Asthma In Women

When it comes to women and asthma , the ability to breathe can be affected by pregnancy, the menstrual cycle , and menopause. It is possible for women with asthma and allergies to not be able to breathe fresh air.

Neil Kao MD, an allergist in Greenville, S.C., stated that women who have asthma are faced with an even greater challenge just because they're female.

"Not only are they challenged with balancing known triggers like pollen and mold, but they must also manage the fact that the female hormones in their bodies are constantly changing in ways that might impact how well they can breathe."

Women must manage the effect of female hormones on asthma. They often have to manage their asthma while pregnant. Although managing asthma presents greater difficulties for women than it is for men, it is possible. These are some ways women living with chronic lung diseases like asthma can breathe easier.

Female Hormones and Asthma

Female hormones such as estrogen may have almost as much impact on the airways as allergies and hay fever. The cause of asthma isn't estrogen. It's not the estrogen fluctuation -- which is the change in hormone levels -- that causes inflammation in the airways.

"Fluctuating estrogen levels can activate proteins that produce an inflammatory response, which can bring on asthma symptoms ," says Christiana Dimitropoulou-Catravas, PhD, assistant professor in the department of pharmacology and toxicology at the Medical College of Georgia.

Dimitropoulou-Catravas, who was the lead author on a study investigating the role of estrogen in asthma, explains that by stabilizing estrogen levels, inflammation and asthma may be better controlled.

"With any medication, it's a balance of risk vs. benefit," says Dimitropoulou-Catravas. Replacement therapy with estrogen, which balances the hormones, can increase cardiovascular risk and lead to strokes. If severe asthma is suspected, treatment with estrogen replacement therapy may be possible.

Asthma and Female Milestones, Pregnancy, and Menopause

Many asthma patients are aware of seasonal allergies and triggers that could cause their symptoms. Women with asthma should also be conscious of their cycles. The state of the airways can be affected by changes in hormones. Pregnancy and menopause can affect symptoms of asthma.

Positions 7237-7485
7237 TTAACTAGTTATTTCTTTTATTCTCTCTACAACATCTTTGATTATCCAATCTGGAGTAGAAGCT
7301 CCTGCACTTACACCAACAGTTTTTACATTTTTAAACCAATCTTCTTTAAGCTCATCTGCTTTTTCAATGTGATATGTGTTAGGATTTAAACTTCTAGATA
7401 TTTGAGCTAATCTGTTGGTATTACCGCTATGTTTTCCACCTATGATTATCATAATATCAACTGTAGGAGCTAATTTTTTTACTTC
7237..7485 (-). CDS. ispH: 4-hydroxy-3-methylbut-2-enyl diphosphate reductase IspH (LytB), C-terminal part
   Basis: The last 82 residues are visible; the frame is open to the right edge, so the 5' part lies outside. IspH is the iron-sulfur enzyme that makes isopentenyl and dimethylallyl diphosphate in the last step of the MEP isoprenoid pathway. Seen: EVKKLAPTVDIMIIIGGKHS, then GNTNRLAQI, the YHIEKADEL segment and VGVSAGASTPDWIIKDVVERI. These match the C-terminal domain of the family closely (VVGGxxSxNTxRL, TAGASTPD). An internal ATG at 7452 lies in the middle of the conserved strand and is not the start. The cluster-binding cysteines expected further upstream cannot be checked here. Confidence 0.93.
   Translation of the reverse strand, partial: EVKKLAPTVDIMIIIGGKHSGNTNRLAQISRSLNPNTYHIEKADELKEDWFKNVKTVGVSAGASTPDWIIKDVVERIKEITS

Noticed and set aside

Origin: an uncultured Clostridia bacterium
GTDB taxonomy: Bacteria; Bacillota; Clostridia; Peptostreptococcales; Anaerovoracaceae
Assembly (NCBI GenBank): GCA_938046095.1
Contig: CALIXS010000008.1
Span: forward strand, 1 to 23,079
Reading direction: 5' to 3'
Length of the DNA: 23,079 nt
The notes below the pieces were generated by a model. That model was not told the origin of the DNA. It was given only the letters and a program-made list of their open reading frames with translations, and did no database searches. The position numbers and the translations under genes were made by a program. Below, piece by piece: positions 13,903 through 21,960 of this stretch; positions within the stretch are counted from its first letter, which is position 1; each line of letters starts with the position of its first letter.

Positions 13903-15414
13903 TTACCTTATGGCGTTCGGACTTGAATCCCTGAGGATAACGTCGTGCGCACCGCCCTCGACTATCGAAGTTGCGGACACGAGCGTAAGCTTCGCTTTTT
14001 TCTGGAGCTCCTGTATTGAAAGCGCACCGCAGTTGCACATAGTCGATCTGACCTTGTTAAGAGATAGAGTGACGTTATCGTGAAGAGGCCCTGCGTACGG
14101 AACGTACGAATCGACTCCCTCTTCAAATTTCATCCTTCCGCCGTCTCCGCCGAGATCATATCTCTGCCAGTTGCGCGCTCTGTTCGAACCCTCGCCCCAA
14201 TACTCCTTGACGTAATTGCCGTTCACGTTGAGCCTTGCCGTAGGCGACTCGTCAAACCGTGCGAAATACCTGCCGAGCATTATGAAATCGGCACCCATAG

Periodic Cycles: The hormone levels of women's menstrual cycles can change significantly, regardless of whether they are regular or not. However, the problem spot may lie just before they start their period, where estrogen levels are low.

"Most hospitalizations for asthma in women occur around the peri-menstrual stage of the menstrual cycle -- right before a woman's period begins," says Maeve O'Connor, MD, an allergist and immunologist in Charlotte, N.C. "This is when estrogen levels drop down to almost zero."

Pregnancy can have an effect on asthma. Kao said that asthmatic pregnant women have three parts. The first 1/3 experience worsening symptoms, the second 1/3 suffer from better asthma symptoms, and the third 1/3 are the same.

No matter what group you are in, there is good news: asthma during pregnancy doesn't increase the likelihood of infant and maternal complications.

Menopause:Menopause causes peaks and valleys in a woman's estrogen levels -- in many cases, more valleys than peaks. To manage asthma symptoms better, it is possible to keep these levels constant while avoiding drastic drops that can trigger inflammation. Talk to your doctor about hormone replacement therapy and gradual tapering.

Maintaining Asthma Control for women with chronic asthma. It is essential to communicate with your doctor regularly to monitor your ability to breathe. The experts share practical advice on keeping your airways open, no matter what your hormones are doing.

Kao recommends that women who are regular in their periods avoid any known allergens just before they begin.

O'Connor advises women who have irregular periods to be aware of their symptoms. A peak flow meter can be used to determine your capacity to expel air from your lungs. A decrease in your peak flow meter can indicate that you are approaching your period. You should be careful about not triggering any triggers.

Women should always use maintenance medication under the guidance of their physician, and not depend on rescue inhalers. Kao states that it is far better to treat symptoms before they occur than to try and prevent them.

Pregnant women suffering from asthma should take maintenance medication. It is essential. Clifford Bassett MD is the medical director of Allergy & Asthma Care of New York. Many women who are pregnant avoid taking maintenance medication for fear of harming their unborn children. Actually, it is the reverse. "When a pregnant woman has an asthma attack, you aren't getting oxygen, and neither is baby, which can be detrimental to the health of mother and child," says Kao.

Women in their menopause should be aware of signs that could indicate asthma such as wheezing or coughing. Basset says that asthma can occur in women who are going through menopause. He explains, however, that anyone can develop asthma, particularly in women with hormones changing rapidly. Don't ignore your wheezing or coughing no matter what age.

Talk to your doctor if you have asthma symptoms. You may also be eligible for temporary hormone replacement therapy.

Basset states that asthma in women can be a major health problem. Asthma is more prevalent in women than it is among men. A higher number of asthma-related deaths and hospitalizations in women is also common. Also, the number of cases related to asthma has increased in women than in men in recent years, in particular among those aged 20-50.

But the statistics aren’t all that important. Basset says, "We must educate women about asthma treatment." It is possible to succeed when you are able to monitor your condition and have insight into it.